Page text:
Southeast women's basketball team may have to vacate 2006 OVC title

Wednesday, December 5, 2007
Southeast Missourian file photo Former women's Coach B.J. Smith and assistant coach Lisa Pace hold a plaque commemorating the 2005-06 Southeast Missouri State Women's basketball season Ohio Valley Conference Championship and their first-ever trip to the NCAA Tournament. The banners - which may have to come down after the NCAA announced potential sanctions against the program on Wednesday - hang in the background.

For background see our story from September this year.

The 2006 OVC championship banner won by the Southeast Missouri State University women's basketball team should come down, according to an NCAA infractions committee. Furthermore, it shouldn't be able to claim any wins from 2002 to 2006.

According to a letter from the NCAA released to the Southeast Missourian today by Southeast Missouri State University, the committee has ruled that the university's women's basketball program should vacate all wins in women's basketball from the 2002 through the 2006 seasons. "Further, the university's appearance in the 2006 Division I Women's Basketball Championship shall be stricken as well," according to the letter, which was dated Oct. 9, 2007.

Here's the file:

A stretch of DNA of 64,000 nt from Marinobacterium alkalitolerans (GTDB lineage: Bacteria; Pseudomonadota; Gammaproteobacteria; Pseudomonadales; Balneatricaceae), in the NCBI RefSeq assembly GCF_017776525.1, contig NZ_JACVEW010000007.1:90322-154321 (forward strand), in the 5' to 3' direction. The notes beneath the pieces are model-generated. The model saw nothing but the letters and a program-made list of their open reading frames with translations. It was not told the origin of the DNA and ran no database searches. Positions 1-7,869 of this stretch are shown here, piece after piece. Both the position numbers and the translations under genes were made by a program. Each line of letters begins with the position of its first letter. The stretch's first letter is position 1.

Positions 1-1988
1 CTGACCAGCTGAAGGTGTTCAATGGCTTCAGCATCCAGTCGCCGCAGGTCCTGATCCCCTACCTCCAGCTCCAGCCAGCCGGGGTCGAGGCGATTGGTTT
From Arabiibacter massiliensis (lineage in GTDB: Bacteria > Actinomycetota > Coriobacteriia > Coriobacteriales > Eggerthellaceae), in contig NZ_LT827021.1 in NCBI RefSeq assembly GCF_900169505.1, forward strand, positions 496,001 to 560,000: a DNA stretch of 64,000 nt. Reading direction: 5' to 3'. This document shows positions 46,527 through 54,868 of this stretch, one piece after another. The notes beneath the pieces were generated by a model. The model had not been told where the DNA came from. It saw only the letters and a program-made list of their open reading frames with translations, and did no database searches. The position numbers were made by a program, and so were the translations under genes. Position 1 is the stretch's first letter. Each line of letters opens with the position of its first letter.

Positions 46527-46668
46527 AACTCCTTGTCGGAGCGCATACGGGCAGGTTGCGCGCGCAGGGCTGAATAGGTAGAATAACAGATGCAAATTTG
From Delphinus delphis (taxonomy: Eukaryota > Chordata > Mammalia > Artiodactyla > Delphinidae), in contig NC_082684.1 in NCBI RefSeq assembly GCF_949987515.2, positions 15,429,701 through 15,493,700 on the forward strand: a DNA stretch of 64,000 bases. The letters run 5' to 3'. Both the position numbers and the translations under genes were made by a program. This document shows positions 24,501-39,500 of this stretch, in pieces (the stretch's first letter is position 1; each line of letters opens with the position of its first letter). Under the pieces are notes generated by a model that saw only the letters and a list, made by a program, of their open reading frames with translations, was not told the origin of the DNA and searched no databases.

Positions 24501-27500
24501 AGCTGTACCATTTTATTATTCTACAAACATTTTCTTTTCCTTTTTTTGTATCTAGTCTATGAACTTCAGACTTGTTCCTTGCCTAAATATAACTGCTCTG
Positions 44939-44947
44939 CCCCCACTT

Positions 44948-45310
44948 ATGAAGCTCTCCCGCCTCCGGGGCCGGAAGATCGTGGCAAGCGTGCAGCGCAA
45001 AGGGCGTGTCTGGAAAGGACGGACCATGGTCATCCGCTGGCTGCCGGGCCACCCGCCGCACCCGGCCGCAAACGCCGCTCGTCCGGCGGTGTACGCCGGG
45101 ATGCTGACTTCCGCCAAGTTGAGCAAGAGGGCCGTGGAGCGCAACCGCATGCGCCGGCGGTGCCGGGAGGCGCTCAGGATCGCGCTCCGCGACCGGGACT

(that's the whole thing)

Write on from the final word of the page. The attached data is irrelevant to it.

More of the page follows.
The letter listed reasons for the punishment:

* Serious intentional violations (impermissible observation of athletically related activities by the former head women's basketball coach, even after being instructed not to do so).

* Direct involvement of a coach (the former head women's basketball coach).

* A large number of violations.

* Ineligible competition in a case in which there also is a finding of failure to monitor or lack of institutional control,

when vacation or a similar penalty would be imposed if the underlying violations were secondary.

It may be some time before the punishment runs its course as the university and former head coach B.J. Smith appeal the recommendation.

A final determination isn't likely to be made until sometime late next year. The delay, the university says, is due to the fact Smith has opted for a full hearing rather than an expedited hearing.

The university had earlier agreed to an expedited hearing that was set for Saturday. Because the NCAA also has recommended sanctions against Smith, he was given the option of an expedited hearing or a full hearing.

The earliest the NCAA could conduct a full hearing, during which both the university and Smith would argue why they think the proposed sanctions should not be imposed, is next April. After the hearing, it could take several more months for the NCAA to issue a final decision, which would put off until late next year resolution of the investigation into the women's basketball program.

Check back to for more details and reactions as they become available.

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